The new nationalist-led government of Prime Minister Narendra Modi has grand plans to vastly strengthen India’s military capability, in order to play its role as a regional power and meet challenges posed by a rising China and arch rival Pakistan.
“The defence aquisition council has cleared the last hurdle for signing of the contract with the USA in respect of Apache and Chinook,” the official told Reuters, while declining to be named as he was not authorised to speak to media.
The deal topped the agenda during a visit by U.S. Defence Secretary Chuck Hagel in August and is likely to help mend ties frayed by years of trade and diplomatic disputes. Modi is due to visit the United States next month.
At a meeting on Friday, the government also approved the Indian Navy’s proposal to purchase 16 multi-role helicopters, the official said. The deal could potentially benefit Sikorsky Aircraft, a unit of United Technologies Corp and European joint venture NHIndustries.
Jaitley, however, cancelled a $991.65 million tender to buy 197 light-utility helicopters from foreign vendors and asked local manufacturers to produce them at home, the official said.
Eurocopter, a unit of aerospace and defense company EADS, and Russian Kamov had been participating in the tender.
The government also deferred a decision on a $2.5 billion proposal to acquire Israeli Spike anti-tank guided missiles.
Analysts estimate that India, the world’s largest arms importer, will spend $250 billion in the next decade to upgrade its Soviet-era military equipment and narrow the gap with China, which spends $120 billion a year on defence.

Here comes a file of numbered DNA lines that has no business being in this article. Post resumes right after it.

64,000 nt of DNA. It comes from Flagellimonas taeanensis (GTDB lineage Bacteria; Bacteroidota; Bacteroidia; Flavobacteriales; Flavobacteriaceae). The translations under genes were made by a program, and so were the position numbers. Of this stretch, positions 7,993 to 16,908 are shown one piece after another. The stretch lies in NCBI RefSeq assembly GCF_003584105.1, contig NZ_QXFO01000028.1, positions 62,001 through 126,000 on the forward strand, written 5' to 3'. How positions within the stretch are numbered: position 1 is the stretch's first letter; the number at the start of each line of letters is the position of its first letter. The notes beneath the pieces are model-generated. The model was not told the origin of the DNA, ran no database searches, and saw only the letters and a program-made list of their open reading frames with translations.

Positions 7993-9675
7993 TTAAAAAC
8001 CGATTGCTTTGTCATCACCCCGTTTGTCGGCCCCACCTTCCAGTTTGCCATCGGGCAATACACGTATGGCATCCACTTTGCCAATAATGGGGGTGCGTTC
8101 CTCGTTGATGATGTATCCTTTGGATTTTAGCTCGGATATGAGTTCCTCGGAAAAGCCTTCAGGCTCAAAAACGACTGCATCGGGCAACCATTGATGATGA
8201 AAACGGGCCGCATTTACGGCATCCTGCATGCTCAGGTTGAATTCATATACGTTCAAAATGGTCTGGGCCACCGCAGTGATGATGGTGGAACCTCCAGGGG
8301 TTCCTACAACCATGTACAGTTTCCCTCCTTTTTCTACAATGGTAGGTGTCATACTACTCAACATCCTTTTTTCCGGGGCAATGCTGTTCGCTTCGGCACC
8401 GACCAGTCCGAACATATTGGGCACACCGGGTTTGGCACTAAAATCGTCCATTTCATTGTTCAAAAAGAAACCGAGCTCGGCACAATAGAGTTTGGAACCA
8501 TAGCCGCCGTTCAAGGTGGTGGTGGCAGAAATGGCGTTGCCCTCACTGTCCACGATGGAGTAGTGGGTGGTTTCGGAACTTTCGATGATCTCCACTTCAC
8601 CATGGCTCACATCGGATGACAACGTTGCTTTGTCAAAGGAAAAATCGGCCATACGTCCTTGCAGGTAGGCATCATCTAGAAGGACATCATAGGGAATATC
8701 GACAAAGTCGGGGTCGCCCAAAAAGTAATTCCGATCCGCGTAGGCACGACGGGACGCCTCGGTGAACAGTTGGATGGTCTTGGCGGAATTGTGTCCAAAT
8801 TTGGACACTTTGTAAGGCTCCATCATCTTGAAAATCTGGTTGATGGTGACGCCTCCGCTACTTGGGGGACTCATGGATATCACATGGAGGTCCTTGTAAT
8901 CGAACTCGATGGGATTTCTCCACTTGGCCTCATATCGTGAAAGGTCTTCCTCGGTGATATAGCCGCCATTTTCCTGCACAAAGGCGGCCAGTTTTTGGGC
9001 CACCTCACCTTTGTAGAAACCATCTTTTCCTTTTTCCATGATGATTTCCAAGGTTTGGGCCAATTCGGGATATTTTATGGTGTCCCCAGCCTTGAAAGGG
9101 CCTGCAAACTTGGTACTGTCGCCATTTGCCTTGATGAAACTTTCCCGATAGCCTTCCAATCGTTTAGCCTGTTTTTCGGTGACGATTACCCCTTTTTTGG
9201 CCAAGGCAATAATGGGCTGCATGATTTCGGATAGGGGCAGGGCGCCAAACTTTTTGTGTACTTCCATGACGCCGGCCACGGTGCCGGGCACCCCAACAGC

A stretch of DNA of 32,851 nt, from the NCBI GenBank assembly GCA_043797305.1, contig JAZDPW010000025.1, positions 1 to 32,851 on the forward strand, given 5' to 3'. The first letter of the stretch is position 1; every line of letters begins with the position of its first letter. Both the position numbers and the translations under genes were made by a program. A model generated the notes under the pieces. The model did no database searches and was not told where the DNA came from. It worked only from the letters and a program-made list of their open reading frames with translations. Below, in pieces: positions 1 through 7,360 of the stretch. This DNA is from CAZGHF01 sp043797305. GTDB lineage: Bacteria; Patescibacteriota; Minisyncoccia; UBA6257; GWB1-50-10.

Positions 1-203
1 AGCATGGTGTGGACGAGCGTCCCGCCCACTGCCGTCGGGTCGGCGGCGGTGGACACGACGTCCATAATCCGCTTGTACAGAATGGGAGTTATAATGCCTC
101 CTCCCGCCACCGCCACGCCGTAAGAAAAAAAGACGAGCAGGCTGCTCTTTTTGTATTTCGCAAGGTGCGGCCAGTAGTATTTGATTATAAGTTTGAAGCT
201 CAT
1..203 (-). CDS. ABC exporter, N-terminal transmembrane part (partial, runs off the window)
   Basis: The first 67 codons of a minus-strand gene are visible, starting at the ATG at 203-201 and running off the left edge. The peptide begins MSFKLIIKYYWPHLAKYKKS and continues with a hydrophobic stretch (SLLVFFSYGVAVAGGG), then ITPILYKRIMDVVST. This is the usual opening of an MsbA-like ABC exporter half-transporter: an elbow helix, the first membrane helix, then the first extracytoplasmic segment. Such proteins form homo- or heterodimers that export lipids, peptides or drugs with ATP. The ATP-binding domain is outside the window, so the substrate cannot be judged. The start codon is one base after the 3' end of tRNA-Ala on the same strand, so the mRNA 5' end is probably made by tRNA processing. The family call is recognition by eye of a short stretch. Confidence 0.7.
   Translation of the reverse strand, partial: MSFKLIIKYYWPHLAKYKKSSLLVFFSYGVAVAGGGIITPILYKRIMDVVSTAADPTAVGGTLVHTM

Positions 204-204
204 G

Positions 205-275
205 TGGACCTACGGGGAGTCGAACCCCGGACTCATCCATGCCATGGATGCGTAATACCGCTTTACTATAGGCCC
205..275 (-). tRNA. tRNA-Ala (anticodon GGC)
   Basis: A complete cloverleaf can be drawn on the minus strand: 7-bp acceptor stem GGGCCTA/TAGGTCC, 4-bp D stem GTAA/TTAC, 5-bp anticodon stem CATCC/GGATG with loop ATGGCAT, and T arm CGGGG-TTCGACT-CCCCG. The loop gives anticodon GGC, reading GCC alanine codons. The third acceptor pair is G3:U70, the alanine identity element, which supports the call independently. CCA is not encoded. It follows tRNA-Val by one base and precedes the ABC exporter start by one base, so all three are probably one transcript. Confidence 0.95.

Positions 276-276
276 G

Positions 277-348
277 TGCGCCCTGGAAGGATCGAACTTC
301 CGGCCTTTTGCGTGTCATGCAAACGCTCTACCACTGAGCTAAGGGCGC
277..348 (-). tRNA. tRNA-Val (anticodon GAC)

India’s military modernization plan includes a renewed push to develop a domestic weapons industry. India insists on “offsets” from foreign vendors to ensure technology is transferred or some of the deal’s value remains in the country.
The decision to scrap the troubled light helicopter tender comes weeks after Modi loosened the limit on foreign ownership in defence manufacturing to 49 percent from 26 percent to make “buy Indian” the default option for defence purchases.
“It has also been decided that the Indian Industry would be given the responsibility to produce nearly 400 Light Utility Helicopters (LUH) as per the requirement of the Indian Army and Air Force,” said the official.
A slew of kickback allegations, procurement delays and a recent spate of operational accidents have marred efforts to upgrade India’s armed forces.
A decision on the acquisition of light reconnaissance helicopters was deferred last year and tenders re-examined after Italian prosecutors alleged defence group Finmeccanica had paid bribes to Indian officials to win a separate $750 million deal to supply luxury helicopters for political VIPs.
New Delhi partially banned Finmeccanica this week from bidding for future contracts. Finmeccanica denies any wrongdoing.
Finmeccanica’s AgustaWestland unit has a 32 percent stake in NHIndustries, which is 62.5 percent owned by EADS’ helicopter unit Eurocopter, and Stork Fokker owns 5.5 percent. (Reuters)